It’s important for pet parents to understand that while playtime is beneficial, it should be on the cat’s terms to avoid overstimulation, which might send them back to their safe place. Additionally, playtime can be a valuable tool for a cat behaviorist to assess a cat’s stress levels and overall well-being, ensuring there isn’t an underlying health issue causing the hiding behavior.

When Does Hiding Indicate a Health Issue?

While hiding is a normal aspect of cat behavior, certain changes can indicate a health issue or medical problem. Pet parents should observe their cat’s body language and hiding patterns over periods of time. 

A cat that suddenly starts urinating outside the litter box, shows reluctance in coming out for meals, or exhibits prolonged periods of hiding may be signaling a medical issue. It’s crucial to differentiate between a cat simply enjoying its safe space and one that is using its hiding place to withdraw due to discomfort or illness. 

A veterinary checkup is advisable if other symptoms like loss of appetite or lethargy accompany a cat’s hiding behavior. Feline behavior solutions often start with understanding the root cause of a change in behavior, whether it’s adjusting to a new environment, coping with the addition of a new pet, or a more serious health concern that requires professional cat care.

Bottom Line 

While hiding is perfectly normal cat behavior, any increases in your cat’s hiding habits can signal more serious issues like stress or discomfort. You know your cat best. Take note of any changes in their regular behavior and consult your veterinarian if you suspect your feline friend may have a medical issue.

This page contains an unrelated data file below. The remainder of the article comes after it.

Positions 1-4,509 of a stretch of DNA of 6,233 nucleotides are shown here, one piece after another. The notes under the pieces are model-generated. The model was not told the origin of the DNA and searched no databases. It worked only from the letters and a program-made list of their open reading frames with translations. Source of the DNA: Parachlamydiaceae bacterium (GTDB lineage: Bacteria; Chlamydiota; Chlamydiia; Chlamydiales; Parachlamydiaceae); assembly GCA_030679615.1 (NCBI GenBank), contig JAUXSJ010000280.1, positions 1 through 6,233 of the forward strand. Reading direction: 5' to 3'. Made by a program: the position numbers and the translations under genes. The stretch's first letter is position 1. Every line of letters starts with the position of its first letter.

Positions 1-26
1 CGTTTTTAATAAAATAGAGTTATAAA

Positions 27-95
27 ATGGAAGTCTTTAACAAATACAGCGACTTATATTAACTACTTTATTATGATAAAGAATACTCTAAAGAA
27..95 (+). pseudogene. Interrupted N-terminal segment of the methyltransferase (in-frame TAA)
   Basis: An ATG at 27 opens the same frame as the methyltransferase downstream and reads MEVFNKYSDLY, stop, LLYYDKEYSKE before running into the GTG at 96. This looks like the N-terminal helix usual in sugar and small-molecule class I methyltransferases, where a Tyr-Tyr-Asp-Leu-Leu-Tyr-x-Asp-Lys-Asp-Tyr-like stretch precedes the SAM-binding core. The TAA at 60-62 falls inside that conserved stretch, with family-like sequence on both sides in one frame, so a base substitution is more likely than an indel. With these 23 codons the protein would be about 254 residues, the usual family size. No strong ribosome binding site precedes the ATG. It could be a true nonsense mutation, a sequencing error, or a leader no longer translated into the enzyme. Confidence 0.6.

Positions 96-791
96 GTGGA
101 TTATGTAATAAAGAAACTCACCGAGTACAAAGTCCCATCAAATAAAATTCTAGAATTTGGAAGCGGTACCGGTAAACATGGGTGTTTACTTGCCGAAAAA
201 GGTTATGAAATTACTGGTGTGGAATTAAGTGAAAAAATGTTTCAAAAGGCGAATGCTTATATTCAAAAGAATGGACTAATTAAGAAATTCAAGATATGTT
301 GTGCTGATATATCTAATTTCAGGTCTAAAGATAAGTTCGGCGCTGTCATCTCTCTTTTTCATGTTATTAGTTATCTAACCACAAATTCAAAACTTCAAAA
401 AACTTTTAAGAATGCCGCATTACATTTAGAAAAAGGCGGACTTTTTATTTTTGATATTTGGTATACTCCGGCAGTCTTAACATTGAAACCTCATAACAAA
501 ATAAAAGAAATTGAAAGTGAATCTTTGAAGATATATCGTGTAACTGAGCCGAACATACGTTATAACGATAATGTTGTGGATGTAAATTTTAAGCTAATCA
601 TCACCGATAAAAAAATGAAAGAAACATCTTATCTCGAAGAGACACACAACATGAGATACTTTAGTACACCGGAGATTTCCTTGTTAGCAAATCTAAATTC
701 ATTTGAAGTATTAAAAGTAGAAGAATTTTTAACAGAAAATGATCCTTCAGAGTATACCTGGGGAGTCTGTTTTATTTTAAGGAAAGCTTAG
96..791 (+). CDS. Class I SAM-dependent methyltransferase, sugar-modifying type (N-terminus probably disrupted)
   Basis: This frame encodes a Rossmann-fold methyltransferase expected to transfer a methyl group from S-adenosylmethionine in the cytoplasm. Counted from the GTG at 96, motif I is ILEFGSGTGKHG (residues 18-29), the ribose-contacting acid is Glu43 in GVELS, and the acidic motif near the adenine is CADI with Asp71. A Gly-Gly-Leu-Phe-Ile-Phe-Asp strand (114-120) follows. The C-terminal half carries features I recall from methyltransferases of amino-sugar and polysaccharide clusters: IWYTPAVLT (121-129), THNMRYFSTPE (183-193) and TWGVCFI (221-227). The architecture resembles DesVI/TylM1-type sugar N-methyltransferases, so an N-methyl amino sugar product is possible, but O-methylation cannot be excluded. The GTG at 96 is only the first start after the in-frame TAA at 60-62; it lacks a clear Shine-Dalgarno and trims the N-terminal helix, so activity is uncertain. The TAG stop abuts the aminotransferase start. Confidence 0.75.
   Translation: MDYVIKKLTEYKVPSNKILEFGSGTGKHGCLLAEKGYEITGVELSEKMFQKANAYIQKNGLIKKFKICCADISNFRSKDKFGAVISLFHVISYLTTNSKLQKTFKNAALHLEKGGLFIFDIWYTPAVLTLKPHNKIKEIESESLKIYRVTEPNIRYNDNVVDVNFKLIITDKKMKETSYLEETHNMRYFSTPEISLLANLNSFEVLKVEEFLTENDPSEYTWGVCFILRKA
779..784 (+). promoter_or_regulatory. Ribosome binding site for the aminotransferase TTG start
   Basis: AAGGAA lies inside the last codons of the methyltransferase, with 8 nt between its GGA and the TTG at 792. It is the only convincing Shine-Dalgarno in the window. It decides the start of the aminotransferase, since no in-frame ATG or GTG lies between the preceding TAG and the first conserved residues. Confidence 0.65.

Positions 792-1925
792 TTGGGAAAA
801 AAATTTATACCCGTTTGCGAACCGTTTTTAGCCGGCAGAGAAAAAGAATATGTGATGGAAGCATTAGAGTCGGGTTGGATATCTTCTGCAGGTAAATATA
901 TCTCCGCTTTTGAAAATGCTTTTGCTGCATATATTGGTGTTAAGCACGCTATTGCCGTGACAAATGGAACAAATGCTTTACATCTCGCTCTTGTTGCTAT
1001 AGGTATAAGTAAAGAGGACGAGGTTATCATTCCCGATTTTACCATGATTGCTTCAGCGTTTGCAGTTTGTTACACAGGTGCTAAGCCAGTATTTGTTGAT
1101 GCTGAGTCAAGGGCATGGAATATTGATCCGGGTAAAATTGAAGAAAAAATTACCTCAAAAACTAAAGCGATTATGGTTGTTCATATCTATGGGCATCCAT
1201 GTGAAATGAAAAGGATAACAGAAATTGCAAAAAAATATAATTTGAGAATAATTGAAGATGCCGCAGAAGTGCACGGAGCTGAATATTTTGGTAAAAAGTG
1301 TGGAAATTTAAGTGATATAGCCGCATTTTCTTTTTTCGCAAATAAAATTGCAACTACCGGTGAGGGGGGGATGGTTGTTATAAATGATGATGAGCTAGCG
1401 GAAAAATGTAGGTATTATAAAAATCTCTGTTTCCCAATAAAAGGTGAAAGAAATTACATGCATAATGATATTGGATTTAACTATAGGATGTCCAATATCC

As always, consult your veterinarian about any mental or physical health issues your cat may be experiencing. For any questions about ElleVet’s CBD + CBDA products or how CBD can help your feline friend have the best quality of life, give us a call (844-673-7287) or send us an email ([email protected]). We are here to help. 

Sources:

Hiding Places Mean Happier Cats | ASPCA

The effect of a hiding box on stress levels and body weight in Dutch shelter cats; a randomized controlled trial | NIH

hIdentification of separation-related problems in domestic cats: A questionnaire survey | NIH

Playtime is purr-fect for your cat’s welfare | The University of Adelaide

Any health or medical information in ElleVet blogs is from a variety of public and reputable sources. This information is intended as an educational resource only and is not a substitute for expert professional care.